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Episcopalians Contend with Violence in Haiti

“This is one of the worst periods that Haiti is living in its whole history,” said the Rev. Kerwin Delicat, executive secretary to the Standing Committee of the Episcopal Diocese of Haiti.

In an hour-long telephone interview, Delicat told TLC that most of the Episcopal churches in and around the capital of Port-au-Prince are closed, because gang violence makes it too dangerous to travel on the streets. “Unfortunately, the state government doesn’t have any control upon those people” in the gangs, he said.

Haiti is the poorest country in the Western Hemisphere, with a long history of internal strife. The gangs are better armed than the police, and are seeking to take over the government. Acting Prime Minister Ariel Henry has agreed to resign once an interim government has formed. Henry has faced strong opposition since he was appointed after the assassination of President Jovenel Moïse in 2021.

The Diocese of Haiti has more baptized members than any of the more than 100 dioceses of the Episcopal Church. It includes more than 200 congregations, many of which also operate local schools. The church is suffering along with the rest of the country.

The members of Holy Trinity Cathedral in Port-au-Prince were meeting in a temporary location, because the cathedral was destroyed in a 2010 earthquake and has not been rebuilt. But now even the temporary location has been abandoned. Kidnapping for ransom is a thriving industry, and parishioners have been kidnapped. The only international airport is closed, there is no public transportation in the capital, and 25,000 families have been forced to abandon their homes, Delicat said.

Diocesan leadership has been in an extended period of turmoil, with allegations of arms trafficking surfacing in 2022 against priests and employees of the diocese. Delicat strongly denied that the church played any role in arms trafficking. “It is clear that the conclusion of eight months of investigation says that the church and all the leaders have not been involved in this,” he said. “The Episcopal Church has been the victim of a fraud.”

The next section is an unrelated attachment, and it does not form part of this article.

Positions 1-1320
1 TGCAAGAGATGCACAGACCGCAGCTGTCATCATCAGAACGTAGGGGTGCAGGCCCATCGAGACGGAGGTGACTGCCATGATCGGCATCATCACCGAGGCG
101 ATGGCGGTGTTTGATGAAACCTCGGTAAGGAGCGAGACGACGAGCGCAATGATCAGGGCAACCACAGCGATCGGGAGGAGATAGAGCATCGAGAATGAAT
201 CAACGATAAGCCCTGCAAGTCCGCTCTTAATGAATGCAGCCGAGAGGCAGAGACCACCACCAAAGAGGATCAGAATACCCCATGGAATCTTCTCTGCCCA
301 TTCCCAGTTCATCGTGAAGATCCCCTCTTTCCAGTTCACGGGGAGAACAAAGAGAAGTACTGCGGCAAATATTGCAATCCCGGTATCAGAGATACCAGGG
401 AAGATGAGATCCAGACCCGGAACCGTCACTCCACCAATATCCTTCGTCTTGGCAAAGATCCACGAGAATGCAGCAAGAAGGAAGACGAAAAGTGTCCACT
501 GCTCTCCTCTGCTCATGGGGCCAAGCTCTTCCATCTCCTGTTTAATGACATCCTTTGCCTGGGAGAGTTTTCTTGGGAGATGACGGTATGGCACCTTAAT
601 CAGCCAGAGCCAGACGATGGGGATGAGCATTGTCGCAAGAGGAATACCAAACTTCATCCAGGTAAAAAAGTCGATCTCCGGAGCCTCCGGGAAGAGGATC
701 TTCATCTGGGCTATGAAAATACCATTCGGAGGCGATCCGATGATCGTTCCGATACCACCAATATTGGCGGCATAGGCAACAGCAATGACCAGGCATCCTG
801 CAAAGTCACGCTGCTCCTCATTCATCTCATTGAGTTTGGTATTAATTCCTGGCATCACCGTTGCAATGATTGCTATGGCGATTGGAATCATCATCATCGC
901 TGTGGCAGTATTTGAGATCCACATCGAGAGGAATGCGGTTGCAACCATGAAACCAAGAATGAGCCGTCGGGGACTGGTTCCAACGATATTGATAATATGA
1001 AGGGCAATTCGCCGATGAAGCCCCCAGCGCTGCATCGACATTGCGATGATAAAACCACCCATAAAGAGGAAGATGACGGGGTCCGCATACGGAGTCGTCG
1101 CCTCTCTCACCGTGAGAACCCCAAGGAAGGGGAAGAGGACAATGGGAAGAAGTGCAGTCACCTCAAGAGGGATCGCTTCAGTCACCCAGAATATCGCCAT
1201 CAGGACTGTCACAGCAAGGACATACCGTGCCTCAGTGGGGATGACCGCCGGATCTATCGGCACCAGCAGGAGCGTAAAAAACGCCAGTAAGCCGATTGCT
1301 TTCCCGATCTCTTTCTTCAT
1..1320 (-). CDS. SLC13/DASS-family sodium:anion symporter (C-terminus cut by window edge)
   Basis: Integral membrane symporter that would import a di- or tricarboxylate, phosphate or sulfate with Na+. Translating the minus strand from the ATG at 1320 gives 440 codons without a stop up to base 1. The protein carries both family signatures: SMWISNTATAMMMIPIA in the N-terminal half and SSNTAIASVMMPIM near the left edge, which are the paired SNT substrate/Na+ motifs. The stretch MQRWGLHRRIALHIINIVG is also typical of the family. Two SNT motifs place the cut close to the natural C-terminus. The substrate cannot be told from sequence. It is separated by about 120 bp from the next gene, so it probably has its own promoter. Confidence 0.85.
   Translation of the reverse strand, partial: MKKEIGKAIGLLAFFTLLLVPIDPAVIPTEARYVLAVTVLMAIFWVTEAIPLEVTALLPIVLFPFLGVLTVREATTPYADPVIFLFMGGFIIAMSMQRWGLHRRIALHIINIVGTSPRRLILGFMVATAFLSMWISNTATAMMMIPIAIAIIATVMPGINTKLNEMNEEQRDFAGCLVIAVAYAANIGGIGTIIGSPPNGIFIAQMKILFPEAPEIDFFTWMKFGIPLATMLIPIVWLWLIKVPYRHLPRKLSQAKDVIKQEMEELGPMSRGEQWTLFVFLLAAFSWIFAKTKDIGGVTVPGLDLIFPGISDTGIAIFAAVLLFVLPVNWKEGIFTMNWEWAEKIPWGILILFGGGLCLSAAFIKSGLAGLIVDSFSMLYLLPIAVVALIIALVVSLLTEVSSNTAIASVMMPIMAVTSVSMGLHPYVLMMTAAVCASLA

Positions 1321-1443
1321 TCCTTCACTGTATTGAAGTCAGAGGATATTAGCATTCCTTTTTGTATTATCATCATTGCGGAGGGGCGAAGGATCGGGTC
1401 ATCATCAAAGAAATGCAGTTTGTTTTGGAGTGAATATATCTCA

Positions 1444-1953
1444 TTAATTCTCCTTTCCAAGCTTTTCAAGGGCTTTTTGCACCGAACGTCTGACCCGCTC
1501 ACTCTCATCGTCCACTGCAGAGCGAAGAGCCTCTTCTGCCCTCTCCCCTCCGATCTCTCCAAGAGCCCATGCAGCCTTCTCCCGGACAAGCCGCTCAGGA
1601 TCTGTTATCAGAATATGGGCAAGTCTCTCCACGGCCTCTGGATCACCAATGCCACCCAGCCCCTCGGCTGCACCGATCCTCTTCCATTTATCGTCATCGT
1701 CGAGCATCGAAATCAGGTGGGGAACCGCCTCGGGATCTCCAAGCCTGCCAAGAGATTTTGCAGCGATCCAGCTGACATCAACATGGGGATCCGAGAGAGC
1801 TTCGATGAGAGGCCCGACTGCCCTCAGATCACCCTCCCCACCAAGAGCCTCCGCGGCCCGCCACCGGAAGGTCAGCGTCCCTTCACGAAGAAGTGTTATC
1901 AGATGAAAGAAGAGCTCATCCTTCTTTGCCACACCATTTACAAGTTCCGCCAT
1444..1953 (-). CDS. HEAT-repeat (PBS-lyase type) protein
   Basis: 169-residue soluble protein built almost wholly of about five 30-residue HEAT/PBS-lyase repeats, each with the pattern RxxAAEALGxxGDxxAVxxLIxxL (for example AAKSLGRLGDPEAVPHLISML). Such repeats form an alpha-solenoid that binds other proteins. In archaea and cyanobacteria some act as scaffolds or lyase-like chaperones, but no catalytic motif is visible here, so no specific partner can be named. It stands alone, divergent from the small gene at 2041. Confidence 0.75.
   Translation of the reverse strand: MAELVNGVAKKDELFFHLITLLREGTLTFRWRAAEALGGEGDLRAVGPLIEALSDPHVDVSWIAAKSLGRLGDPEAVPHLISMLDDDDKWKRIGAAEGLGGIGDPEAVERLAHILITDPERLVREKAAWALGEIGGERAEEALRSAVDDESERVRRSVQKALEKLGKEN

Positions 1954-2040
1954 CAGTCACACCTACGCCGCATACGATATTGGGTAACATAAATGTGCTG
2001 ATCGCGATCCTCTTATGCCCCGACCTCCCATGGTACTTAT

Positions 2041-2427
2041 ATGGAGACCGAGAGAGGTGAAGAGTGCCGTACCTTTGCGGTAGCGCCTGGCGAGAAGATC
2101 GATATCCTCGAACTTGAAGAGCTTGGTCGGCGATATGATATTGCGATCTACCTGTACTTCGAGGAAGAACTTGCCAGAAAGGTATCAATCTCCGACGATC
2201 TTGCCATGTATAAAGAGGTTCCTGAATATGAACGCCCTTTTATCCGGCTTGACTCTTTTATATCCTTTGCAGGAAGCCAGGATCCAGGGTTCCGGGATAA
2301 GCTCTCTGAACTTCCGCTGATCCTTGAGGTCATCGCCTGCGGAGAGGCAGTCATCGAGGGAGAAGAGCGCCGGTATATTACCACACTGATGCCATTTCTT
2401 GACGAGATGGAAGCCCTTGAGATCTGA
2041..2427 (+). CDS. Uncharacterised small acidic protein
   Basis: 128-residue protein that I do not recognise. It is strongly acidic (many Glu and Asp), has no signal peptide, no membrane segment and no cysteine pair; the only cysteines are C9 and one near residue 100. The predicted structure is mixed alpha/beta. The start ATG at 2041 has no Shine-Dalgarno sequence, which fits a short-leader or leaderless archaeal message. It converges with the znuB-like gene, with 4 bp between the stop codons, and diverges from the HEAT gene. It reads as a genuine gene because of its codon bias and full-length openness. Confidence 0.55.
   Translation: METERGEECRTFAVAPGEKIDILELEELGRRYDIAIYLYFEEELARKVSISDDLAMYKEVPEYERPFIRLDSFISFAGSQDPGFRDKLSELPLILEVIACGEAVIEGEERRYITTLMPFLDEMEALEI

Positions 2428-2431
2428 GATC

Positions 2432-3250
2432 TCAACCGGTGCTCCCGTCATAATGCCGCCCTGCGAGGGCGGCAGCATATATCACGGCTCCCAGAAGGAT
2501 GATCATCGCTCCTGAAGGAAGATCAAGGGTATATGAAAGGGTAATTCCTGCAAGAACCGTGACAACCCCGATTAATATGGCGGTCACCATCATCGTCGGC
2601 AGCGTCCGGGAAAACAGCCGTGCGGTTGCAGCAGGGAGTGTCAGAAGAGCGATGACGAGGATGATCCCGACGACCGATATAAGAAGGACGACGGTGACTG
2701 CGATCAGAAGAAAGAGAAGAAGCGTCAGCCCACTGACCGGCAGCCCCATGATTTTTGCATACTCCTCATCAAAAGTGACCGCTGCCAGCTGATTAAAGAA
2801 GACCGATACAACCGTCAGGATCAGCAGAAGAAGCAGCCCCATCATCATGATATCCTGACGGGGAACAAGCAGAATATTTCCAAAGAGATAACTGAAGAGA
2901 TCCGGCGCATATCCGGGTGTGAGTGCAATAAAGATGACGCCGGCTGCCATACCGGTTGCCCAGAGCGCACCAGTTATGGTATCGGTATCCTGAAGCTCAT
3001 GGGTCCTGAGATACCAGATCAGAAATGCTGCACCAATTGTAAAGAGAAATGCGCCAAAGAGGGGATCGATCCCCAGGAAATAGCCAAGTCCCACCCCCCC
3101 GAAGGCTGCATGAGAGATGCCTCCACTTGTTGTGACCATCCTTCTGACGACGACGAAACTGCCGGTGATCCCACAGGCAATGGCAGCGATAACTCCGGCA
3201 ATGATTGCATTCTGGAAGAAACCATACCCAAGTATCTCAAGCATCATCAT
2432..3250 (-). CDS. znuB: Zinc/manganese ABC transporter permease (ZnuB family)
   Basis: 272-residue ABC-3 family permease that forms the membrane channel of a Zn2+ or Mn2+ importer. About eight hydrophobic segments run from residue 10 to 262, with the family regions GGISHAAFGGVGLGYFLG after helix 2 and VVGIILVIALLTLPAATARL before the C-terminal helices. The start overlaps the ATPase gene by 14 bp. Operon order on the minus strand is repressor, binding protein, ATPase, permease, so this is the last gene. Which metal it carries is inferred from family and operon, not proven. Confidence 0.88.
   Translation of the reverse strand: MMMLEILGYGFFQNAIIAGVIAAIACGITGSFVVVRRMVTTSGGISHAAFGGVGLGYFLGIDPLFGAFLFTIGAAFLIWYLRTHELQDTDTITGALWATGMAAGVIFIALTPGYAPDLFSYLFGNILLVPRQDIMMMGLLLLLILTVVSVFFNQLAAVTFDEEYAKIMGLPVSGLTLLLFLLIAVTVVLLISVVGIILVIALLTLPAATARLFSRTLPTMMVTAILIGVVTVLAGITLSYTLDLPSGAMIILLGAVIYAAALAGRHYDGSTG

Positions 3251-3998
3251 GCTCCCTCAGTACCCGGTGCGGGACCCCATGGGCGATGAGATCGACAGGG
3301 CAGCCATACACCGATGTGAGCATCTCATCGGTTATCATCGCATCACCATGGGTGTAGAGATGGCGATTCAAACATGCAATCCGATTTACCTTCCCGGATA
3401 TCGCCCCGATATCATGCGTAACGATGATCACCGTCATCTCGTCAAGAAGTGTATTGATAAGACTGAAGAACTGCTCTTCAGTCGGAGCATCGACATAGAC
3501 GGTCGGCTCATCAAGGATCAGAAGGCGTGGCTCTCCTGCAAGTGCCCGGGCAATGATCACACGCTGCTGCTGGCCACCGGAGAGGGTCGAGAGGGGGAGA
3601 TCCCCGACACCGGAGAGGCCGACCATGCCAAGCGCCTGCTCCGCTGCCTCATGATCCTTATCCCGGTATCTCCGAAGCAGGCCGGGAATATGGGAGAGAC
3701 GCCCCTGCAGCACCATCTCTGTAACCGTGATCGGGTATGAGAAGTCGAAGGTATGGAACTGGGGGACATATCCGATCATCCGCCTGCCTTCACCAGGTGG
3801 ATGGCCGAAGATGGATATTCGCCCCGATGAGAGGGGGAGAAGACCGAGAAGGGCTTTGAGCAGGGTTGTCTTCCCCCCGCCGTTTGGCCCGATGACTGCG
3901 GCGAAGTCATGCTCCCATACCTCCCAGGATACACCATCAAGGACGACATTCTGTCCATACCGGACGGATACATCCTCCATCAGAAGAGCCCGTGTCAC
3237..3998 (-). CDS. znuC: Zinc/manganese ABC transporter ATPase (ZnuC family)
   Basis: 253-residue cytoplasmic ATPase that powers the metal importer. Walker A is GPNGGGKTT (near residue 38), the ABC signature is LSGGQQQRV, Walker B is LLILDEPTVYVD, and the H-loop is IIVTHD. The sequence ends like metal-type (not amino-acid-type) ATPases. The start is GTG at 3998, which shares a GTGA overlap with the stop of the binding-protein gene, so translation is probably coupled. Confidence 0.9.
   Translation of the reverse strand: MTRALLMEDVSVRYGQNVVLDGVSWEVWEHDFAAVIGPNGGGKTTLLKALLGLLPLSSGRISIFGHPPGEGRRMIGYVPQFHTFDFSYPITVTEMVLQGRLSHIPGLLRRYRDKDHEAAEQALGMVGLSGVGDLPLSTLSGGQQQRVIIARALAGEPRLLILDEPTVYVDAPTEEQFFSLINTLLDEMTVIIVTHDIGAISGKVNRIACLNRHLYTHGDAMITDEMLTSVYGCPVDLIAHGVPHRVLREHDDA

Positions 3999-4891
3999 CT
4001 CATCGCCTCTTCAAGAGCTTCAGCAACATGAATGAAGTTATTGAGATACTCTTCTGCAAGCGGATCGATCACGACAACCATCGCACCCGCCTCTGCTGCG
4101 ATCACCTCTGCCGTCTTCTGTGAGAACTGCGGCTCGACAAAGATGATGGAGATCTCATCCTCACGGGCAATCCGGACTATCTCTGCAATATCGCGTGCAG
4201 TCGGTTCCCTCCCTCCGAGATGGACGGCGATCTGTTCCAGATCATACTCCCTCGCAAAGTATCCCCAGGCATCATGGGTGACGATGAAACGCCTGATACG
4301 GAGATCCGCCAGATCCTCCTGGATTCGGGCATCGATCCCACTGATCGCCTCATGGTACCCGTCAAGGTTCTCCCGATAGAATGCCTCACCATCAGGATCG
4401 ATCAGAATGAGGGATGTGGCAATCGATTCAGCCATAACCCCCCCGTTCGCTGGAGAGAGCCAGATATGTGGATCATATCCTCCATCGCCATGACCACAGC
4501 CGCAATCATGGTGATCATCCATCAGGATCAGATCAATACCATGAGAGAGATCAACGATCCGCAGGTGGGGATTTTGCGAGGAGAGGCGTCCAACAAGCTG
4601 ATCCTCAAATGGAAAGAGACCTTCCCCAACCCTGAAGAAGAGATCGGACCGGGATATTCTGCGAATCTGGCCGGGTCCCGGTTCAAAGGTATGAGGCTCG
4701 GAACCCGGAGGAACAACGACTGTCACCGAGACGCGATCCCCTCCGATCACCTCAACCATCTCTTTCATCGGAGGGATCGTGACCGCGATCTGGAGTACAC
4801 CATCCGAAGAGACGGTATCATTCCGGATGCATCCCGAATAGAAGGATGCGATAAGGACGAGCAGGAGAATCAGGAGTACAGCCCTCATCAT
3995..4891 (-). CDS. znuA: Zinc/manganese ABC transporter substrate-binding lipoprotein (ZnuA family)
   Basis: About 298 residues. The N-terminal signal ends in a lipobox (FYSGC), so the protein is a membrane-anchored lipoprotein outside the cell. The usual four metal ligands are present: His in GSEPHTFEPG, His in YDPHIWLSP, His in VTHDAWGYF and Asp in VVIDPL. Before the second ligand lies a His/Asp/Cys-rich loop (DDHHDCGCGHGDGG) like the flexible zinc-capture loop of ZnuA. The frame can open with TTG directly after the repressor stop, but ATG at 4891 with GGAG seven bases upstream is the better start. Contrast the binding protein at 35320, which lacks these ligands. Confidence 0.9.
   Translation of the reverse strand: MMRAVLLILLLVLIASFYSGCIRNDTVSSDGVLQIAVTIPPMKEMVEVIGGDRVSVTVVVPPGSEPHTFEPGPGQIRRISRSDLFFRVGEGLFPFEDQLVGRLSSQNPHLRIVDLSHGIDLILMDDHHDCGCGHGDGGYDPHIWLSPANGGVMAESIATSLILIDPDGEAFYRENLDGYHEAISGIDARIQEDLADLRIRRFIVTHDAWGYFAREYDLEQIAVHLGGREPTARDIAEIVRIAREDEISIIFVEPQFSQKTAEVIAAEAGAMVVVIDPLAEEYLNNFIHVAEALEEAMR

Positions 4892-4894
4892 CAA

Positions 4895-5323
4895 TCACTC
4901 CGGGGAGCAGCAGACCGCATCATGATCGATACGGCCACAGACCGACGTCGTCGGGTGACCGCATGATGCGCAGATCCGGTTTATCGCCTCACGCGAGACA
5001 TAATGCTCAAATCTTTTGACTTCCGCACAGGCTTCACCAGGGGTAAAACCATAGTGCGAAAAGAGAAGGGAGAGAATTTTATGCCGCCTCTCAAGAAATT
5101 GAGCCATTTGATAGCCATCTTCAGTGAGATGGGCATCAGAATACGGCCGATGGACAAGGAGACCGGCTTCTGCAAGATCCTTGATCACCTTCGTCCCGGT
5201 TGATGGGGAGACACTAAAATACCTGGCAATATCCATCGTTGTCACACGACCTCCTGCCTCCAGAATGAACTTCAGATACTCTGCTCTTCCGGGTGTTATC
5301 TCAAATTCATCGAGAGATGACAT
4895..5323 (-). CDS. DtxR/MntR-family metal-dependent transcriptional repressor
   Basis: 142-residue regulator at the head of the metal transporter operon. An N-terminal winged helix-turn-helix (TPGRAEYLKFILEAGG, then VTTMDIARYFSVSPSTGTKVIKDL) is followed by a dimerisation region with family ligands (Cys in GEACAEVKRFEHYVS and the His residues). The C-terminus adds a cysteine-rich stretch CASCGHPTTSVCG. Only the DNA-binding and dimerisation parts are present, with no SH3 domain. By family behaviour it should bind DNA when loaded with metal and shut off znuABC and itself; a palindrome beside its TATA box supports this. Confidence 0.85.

But there are two priests and two lay people in prison, despite a judge’s decision that they should be released. “We are living in a society where the justice is at its lowest level,” he said.

One of the priests arrested was the former president of the Standing Committee, the Rev. Fritz Désiré. After his arrest, his successor, the Rev. Mardoché Vil, was reported to be a fugitive, but Delicat said that was never the case. It was simply that Vil had been questioned at length by the police, as the head of the church.

Vil did not respond to a request for an interview. The Church Center has confirmed that he still serves as president of the Standing Committee — which is the ecclesiastical authority of the diocese, since there has been no Bishop of Haiti since 2018.

Delicat was the reported winner of a diocesan election that year, but the election was contested because of accusations that the retiring Bishop of Haiti, Zaché Duracin, had rigged the voting pool by appointing dozens of deacons shortly before the voting. Delicat’s election failed to receive the necessary consents from bishops and standing committees throughout the church.

Given the violence in the country and the factions in the diocese, it is unlikely a new bishop’s election will be held anytime soon. The Rt. Rev. Todd Ousley, head of the office of pastoral development and the point person for elections throughout the church, declined to comment for this article.

It is difficult for an outsider to gather information about the Diocese of Haiti, for a variety of reasons. First is the language barrier. Haiti has two official languages: Haitian Creole, which is spoken by virtually all Haitians, and French, which is spoken by about half the country, primarily by more affluent or educated people. Delicat, like most Haitians who speak English, speaks it as a third language. He was the only person in Haiti that TLC was able to contact for this article.

Technology is a problem. Delicat spoke with TLC by phone rather than by Zoom because local internet access is unreliable. Even phone service is spotty — the call disconnected once, and when Delicat reported hearing gunfire, it was not audible over the telephone. The diocesan website does not appear to have been updated since 2018. An unofficial diocesan Facebook page created in 2010 has 94 likes but no posts.

TLC asked Delicat what people in the United States can do to help. “Pray,” he said. “We need prayers.”

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